Trent talks about YAM Finance backstory, community ownership economy, and decentralized governance.
Hello! What’s your background, and what are you working on?
I’m Trent Elmore, and I’m one of the original launchers of YAM, currently working full time on strategy and community management for the protocol. I’ve been working in DeFi since early 2019 when my brother Brock and I started looking at optimizing interest rates across lending protocols. I studied art history in college and went on to work in advertising for a couple years––I’ve always been interested in the intersection of culture and finance. Within my DeFi work, there’s been a focus on composability; first with the optimized rate product, then switching to liquidations and arbitrage when rates compressed in January of this year.
Yam is a community-owned project with fully decentralized on-chain governance –– no multisigs here. While I work on the project full time, I hold no special role and we’ve attracted a smart and diverse group of contributors who are strategizing and building together. From a technical perspective, YAM is a rebasing token that adjusts supply according to demand and during an inflationary rebase, uses a portion of the new supply to purchase funds to add to the treasury. This treasury is then governed and deployed by tokenholders however they see fit. The potential of Yam, however, really lies in how the community deploys that treasury and what it builds on top.
What’s YAM backstory?
YAM has had quite an eventful history for its short life. The original idea came from mashing up some of the recent DeFi developments we found interesting or exciting at the time. We didn’t set out to build a protocol. It started with a conversation regarding how one might prevent the “death spiral” in Ampleforth negative rebases with a treasury –– and then what if it was fair launched like Yearn? Well, it’s going to be community-owned, why not make it community governed using Compound’s module? Before we knew it, we had a pretty exciting concept, and we realized before most of DeFi that you can just…launch a protocol.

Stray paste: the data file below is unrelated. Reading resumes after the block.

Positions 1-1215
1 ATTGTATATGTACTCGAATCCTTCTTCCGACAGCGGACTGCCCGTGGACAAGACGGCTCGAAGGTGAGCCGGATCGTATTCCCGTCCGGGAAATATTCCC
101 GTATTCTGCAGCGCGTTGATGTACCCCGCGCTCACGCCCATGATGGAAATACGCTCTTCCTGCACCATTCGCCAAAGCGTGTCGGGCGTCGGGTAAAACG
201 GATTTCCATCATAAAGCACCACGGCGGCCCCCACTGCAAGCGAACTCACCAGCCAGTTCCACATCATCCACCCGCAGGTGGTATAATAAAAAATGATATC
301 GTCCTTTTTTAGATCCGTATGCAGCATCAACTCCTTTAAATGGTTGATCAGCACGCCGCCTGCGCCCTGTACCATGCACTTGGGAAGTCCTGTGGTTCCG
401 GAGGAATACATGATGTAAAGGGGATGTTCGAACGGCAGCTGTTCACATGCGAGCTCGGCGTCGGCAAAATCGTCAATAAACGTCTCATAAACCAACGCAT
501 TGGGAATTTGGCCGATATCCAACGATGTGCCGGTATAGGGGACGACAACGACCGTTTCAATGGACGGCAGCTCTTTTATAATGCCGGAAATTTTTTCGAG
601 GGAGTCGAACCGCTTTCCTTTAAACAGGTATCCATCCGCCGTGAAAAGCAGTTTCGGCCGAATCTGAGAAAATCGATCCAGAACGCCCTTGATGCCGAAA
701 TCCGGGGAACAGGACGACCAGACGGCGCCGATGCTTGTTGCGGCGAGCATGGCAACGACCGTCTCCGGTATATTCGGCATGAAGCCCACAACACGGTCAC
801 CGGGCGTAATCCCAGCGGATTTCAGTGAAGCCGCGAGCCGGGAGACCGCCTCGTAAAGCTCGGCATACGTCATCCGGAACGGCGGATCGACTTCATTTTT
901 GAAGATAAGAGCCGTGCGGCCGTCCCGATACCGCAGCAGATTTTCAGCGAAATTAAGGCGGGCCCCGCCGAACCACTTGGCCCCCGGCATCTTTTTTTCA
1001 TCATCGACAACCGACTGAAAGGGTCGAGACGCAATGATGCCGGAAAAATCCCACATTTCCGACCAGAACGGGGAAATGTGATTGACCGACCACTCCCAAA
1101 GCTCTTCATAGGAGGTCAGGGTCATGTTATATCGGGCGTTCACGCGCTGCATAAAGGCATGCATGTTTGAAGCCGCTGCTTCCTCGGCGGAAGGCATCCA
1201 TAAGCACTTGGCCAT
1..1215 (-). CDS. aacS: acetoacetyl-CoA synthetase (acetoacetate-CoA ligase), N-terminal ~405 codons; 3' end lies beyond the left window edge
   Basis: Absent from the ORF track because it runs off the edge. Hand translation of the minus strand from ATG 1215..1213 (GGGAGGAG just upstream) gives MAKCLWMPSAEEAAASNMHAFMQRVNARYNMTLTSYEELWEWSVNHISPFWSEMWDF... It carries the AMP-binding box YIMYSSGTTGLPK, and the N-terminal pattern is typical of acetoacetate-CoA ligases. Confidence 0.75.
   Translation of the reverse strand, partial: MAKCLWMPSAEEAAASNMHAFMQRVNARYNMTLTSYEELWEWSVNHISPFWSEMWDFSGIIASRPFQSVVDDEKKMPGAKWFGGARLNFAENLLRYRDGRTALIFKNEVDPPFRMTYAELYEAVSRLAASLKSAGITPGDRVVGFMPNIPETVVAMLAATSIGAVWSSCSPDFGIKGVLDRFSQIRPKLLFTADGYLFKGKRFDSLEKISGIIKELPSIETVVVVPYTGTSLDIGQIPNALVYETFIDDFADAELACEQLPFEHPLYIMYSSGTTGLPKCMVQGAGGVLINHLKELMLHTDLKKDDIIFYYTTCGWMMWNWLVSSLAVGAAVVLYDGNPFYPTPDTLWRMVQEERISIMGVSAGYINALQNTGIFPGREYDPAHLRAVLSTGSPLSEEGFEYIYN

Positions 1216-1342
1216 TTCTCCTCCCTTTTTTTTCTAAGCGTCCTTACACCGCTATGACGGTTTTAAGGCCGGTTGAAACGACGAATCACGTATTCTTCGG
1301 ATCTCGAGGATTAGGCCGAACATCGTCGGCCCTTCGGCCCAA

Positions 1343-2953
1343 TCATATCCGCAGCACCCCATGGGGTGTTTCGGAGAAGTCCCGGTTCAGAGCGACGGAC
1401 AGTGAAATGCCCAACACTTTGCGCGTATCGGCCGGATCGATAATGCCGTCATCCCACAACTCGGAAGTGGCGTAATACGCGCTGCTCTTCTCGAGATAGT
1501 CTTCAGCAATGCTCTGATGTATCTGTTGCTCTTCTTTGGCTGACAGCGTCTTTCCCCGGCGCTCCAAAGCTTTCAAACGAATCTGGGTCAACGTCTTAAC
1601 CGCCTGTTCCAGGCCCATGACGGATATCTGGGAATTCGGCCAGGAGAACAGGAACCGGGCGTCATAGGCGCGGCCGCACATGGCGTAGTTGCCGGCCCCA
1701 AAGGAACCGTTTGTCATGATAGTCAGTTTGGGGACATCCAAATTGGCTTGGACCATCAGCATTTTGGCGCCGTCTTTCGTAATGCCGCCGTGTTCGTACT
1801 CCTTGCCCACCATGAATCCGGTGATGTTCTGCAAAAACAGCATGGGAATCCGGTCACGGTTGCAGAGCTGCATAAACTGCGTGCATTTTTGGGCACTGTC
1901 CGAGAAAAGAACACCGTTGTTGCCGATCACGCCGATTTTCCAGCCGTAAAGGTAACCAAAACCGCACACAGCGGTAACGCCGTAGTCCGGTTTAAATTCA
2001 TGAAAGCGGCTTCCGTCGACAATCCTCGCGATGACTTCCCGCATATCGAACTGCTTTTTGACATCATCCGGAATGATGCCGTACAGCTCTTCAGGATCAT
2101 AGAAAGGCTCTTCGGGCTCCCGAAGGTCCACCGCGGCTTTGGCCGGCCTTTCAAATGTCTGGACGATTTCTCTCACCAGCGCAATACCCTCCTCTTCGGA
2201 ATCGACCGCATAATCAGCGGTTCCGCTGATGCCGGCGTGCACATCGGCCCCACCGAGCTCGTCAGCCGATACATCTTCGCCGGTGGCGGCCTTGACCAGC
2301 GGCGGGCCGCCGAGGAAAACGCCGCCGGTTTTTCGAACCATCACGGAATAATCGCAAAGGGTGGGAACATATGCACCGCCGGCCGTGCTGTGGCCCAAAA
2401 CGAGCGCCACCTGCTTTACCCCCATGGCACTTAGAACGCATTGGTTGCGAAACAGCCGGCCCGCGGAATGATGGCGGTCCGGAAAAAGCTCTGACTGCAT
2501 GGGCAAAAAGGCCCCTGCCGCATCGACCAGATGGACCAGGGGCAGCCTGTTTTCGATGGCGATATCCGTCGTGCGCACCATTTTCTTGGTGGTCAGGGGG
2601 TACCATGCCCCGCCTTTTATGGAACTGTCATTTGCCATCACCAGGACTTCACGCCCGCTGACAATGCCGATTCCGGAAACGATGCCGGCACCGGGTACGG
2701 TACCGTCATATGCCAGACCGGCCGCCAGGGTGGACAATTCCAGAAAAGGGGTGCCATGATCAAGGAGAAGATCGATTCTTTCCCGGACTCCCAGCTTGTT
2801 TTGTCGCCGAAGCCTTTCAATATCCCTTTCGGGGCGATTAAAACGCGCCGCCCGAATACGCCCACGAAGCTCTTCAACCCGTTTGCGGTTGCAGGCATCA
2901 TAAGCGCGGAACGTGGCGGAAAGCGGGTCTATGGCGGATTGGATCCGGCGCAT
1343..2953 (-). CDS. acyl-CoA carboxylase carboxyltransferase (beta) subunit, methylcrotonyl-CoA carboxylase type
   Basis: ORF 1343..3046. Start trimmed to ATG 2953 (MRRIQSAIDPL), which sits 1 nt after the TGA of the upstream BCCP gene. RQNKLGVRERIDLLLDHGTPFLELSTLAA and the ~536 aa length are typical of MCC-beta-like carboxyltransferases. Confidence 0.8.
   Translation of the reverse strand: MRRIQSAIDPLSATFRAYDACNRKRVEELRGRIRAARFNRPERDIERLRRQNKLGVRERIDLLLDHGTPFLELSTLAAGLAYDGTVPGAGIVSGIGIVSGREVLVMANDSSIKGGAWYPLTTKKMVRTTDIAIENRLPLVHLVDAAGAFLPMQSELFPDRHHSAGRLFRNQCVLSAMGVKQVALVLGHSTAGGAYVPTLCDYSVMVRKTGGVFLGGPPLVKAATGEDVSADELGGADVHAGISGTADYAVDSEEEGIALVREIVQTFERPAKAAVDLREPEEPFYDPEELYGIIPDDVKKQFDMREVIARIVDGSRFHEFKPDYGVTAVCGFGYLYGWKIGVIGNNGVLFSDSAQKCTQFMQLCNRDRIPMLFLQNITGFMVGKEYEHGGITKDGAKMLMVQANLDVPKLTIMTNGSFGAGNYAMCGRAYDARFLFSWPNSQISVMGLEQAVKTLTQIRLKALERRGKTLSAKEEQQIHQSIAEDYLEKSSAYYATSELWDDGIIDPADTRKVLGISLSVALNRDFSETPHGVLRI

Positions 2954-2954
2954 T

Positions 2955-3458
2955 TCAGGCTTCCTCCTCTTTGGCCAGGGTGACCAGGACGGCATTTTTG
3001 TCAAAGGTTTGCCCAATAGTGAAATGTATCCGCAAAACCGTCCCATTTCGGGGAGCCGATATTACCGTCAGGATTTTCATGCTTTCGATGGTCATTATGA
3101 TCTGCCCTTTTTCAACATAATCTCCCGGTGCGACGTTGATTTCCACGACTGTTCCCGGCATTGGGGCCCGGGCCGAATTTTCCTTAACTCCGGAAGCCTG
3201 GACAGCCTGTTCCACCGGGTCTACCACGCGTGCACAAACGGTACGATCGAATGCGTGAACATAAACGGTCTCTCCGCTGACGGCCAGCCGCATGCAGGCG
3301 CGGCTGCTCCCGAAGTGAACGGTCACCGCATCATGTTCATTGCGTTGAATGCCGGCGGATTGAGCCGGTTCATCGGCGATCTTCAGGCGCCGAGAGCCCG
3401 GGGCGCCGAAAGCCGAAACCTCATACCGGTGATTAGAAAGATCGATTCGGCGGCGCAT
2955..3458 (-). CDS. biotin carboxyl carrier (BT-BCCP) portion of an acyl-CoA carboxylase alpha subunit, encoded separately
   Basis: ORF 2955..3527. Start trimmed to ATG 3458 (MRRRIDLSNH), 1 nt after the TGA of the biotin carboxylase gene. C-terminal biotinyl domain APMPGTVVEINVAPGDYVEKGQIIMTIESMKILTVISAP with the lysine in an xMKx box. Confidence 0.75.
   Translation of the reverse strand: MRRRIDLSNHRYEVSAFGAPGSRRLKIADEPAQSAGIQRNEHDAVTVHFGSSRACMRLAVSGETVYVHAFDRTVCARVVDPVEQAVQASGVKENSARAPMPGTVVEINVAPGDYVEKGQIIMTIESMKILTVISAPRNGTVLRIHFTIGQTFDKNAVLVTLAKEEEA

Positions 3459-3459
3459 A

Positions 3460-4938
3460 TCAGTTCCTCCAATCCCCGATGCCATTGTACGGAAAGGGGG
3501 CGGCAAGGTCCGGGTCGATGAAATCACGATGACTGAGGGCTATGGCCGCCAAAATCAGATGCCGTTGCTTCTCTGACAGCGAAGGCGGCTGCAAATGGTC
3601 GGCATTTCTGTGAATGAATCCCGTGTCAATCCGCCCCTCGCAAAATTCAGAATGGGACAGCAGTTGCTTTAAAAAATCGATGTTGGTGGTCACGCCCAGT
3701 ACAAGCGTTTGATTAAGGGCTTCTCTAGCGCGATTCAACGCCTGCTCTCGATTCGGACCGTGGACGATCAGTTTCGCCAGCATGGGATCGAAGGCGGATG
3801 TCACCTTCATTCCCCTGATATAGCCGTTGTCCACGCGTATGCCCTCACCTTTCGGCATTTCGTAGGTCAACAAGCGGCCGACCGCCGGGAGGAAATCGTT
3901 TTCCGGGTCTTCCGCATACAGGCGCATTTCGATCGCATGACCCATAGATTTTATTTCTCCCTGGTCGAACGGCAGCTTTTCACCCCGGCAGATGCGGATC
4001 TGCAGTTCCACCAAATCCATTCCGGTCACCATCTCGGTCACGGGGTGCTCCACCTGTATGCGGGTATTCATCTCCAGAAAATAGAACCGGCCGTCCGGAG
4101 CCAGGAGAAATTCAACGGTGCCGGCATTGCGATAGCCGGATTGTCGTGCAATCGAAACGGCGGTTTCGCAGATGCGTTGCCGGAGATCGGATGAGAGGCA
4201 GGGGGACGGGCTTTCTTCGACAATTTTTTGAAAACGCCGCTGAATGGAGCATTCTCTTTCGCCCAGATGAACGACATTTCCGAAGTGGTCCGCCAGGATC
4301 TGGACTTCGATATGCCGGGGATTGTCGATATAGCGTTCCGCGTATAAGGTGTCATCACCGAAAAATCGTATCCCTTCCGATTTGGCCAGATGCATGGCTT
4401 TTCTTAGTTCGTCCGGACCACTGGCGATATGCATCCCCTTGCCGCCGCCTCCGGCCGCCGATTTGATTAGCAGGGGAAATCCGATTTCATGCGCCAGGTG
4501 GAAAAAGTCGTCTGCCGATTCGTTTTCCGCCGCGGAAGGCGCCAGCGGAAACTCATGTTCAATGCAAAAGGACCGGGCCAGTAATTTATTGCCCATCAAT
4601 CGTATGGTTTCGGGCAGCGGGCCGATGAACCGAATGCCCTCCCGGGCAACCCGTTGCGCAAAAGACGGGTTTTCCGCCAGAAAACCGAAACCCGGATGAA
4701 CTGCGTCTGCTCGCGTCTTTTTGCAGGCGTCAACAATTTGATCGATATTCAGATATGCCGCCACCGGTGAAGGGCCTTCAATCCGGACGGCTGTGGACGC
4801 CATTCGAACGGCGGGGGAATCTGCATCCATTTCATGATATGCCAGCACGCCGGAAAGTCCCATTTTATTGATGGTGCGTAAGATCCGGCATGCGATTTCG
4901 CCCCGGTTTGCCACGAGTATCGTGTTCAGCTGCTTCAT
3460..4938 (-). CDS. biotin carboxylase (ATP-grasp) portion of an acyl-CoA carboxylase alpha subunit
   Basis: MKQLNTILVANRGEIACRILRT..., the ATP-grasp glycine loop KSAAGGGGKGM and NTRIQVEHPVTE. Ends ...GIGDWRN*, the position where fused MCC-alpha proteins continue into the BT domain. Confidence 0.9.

And so we did. No VCs, no founder allocation. From the first conversation to launch was 10 days of building. In retrospect, that was too quick, but this was an exciting side project, and we all had full time jobs elsewhere. We drastically underestimated the response, which within the first 24 hours was at least an order of magnitude greater than our most optimistic projections.
Of course what followed was the bug, the attempt to save Yam, the migration to a V2, an audit, and the relaunch of the protocol. While you can sum up the events in a single sentence like that, it definitely doesn’t do justice to the excitement, terror, pain, and hardship involved in that process. Ultimately, however, a passionate community emerged that remains true to the culture set by the initial launch: a protocol owned, developed, and governed by the community that seeks to continue experimenting and pushing the bounds of DeFi.
What went into building the YAM?
In a very real way, YAM is still being built. Again, the original protocol was built in 10 days and was a minimally viable experiment. We had run some analysis and thought through mechanisms to the best of our ability, but the protocol was far from optimized. After the bug and migration to the interim V2, the community voted on some small changes, but it remained largely in that minimally viable form.
Much of the work Yam has been doing in this first month or two of V3 being live is expanding its capabilities and improving functionality. The launch team put forth a protocol that was very rough around the edges, and it’s been the community’s job to refine and optimize it. So we’ve modified rebase parameters, changed the treasury purchase asset, updated our liquidity incentive structure, and provided frameworks for how to grow the organization and compensate our contributors.
But there’s still a lot of work to be done. The Yam protocol is a complex system: there’s the protocol itself with a lot of levers and design space, the treasury with currently about $3M to manage, future products to build, an organization to run, and a governance process that has to handle all of those pieces.